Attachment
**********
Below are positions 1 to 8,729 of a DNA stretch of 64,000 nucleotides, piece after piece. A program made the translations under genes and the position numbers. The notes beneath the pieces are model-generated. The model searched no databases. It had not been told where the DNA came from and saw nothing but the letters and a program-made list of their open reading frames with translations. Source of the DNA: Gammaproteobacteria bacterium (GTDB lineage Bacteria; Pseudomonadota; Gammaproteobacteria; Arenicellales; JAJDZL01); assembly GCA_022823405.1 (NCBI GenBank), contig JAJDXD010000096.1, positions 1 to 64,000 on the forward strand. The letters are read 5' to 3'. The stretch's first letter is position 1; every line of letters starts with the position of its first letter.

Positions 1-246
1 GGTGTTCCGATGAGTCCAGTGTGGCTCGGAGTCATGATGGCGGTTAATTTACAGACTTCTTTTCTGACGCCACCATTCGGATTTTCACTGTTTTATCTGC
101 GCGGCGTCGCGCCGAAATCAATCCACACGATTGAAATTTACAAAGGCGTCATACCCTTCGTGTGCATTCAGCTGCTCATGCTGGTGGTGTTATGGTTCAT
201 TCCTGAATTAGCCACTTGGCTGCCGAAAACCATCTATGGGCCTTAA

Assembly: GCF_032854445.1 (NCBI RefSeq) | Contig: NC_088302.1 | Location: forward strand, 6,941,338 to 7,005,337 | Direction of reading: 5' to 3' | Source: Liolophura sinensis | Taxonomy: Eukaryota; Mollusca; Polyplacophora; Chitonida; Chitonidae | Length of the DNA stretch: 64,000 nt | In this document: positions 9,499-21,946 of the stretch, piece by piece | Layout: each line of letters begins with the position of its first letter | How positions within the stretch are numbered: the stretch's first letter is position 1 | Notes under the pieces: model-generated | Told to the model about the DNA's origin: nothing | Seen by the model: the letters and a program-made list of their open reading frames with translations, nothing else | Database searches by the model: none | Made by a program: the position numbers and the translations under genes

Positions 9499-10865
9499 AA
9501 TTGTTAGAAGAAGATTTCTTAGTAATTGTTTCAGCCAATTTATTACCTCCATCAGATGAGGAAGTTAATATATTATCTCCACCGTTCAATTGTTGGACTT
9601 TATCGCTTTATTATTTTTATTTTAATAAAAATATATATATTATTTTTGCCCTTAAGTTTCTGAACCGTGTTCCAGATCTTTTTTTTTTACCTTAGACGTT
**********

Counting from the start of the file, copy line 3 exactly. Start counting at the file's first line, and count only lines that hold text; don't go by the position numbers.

1 GGTGTTCCGATGAGTCCAGTGTGGCTCGGAGTCATGATGGCGGTTAATTTACAGACTTCTTTTCTGACGCCACCATTCGGATTTTCACTGTTTTATCTGC